An Address to Free Colored Americans HTML version

implanting in the human mind any useful degree of intelligence: it
is therefore the policy of the master that the ignorance of his slaves
should be as profound as possible; and such a state of ignorance is
wholly incompatible with the existence of any moral principles or
exalted feeling in the breast of the slave. (Speech of Mr. Moore,
House of Delegates, Va., 1832.)
"How horrible must be that system which demands as the
necessary condition of its existence, that knowledge should be shut
out from the minds of those who live under it—that they should be
reduced as nearly as possible to the level of brutes, or living
machines—that the powers of their souls should be crushed! Let
each one of us ask, Can such a system be aided, or even tolerated,
without deep criminality?" (Ad. to the Pres. of Ken. by a
committee of the synod of Kentucky.)
But even if slavery could be divested of all its horrible
accompaniments, its ignorance, licentiousness, and other
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nameless abominations, we should still regard the circumstance of
man holding his brother man as property as one of the blackest
crimes which corrupt human nature ever invented. Mr. Moore, in
the speech from which we have already quoted, is compelled to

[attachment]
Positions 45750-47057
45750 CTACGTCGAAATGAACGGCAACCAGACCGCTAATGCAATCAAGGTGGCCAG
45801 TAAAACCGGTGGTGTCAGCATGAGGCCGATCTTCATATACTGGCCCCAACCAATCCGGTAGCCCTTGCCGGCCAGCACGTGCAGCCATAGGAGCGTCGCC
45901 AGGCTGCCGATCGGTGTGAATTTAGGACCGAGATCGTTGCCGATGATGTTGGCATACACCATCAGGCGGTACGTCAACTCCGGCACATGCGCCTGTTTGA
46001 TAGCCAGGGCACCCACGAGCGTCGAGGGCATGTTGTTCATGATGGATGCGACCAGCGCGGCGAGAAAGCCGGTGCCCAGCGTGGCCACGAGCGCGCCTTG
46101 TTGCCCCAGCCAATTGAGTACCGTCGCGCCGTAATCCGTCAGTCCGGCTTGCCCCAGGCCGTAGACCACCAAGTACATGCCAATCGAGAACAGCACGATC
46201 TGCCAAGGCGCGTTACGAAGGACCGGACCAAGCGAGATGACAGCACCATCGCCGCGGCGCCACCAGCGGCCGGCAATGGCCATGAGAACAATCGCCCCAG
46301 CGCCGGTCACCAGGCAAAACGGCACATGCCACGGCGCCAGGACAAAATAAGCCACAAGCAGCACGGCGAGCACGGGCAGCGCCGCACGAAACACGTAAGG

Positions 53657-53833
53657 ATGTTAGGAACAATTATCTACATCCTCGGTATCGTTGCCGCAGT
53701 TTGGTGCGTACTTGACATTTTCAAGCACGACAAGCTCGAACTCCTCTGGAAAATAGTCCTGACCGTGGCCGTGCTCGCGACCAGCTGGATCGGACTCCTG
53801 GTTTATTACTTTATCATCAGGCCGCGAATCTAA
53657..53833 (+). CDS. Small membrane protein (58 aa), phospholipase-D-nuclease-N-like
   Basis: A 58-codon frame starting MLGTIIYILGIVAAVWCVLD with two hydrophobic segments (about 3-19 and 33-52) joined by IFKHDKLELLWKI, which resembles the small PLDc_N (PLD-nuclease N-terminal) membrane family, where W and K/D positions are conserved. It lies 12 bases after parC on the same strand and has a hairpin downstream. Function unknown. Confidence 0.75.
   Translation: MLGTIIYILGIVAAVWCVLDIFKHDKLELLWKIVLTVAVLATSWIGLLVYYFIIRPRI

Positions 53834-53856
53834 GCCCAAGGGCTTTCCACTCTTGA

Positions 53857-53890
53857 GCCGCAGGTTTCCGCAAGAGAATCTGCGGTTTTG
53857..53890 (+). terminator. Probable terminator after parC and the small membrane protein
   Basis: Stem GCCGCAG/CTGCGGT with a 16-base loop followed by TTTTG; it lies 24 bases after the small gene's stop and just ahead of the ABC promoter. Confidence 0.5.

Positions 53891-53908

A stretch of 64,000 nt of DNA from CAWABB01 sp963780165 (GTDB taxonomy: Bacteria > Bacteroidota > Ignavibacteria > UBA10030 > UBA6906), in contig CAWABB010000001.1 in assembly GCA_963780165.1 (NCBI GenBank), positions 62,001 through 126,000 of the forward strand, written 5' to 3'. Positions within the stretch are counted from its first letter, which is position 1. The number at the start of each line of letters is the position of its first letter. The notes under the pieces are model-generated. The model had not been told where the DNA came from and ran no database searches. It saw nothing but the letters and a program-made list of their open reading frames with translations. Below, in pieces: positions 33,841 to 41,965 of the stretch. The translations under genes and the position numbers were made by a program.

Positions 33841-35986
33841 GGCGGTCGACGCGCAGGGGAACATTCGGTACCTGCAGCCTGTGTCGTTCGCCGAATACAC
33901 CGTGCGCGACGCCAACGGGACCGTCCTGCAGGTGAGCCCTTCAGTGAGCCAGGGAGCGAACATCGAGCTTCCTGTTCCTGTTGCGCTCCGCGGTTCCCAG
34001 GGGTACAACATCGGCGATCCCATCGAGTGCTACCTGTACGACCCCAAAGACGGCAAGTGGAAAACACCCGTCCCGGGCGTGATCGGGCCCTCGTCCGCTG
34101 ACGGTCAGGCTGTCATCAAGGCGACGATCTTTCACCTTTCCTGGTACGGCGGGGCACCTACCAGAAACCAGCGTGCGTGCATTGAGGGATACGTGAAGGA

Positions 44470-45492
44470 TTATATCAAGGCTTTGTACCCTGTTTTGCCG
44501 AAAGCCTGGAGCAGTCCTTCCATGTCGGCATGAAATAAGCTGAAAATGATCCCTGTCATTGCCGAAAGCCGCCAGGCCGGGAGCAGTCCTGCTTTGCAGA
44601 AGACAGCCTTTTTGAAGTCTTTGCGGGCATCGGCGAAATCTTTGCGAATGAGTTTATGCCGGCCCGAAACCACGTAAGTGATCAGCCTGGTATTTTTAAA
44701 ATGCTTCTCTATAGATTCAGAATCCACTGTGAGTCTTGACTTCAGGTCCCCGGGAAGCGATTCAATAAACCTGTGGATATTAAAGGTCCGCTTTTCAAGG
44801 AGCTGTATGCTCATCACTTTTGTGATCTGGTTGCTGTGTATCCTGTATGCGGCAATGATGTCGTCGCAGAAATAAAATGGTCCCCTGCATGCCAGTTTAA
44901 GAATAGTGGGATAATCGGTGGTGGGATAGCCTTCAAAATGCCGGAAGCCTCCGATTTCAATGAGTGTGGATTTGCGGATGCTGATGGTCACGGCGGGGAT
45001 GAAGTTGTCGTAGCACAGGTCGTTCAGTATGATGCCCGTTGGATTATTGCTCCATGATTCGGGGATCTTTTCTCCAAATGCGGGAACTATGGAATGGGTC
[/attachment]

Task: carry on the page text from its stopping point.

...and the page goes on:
acknowledge the iniquity of this system. "It cannot be denied," he
says, "as a general principle, that it is an act of tyranny, injustice,
and oppression, to hold any part of the human race in bondage
against their consent.... The right to the enjoyment of liberty is one
of those perfect, inherent, and inalienable rights which pertain to
the whole human race, and of which they can never be divested,
except by an act of gross injustice." If we would rightly estimate
the wretchedness in which the perpetration of this "act of gross
injustice" has involved one sixth part of the population of
Republican America, we must compare the condition of our slaves
with that of the freemen of their own age and country. "Things are
estimated by comparison; and the man who is deprived of every
natural, civil, and social right, while all around him are basking in
the sunshine of freedom, must feel the fangs of slavery much more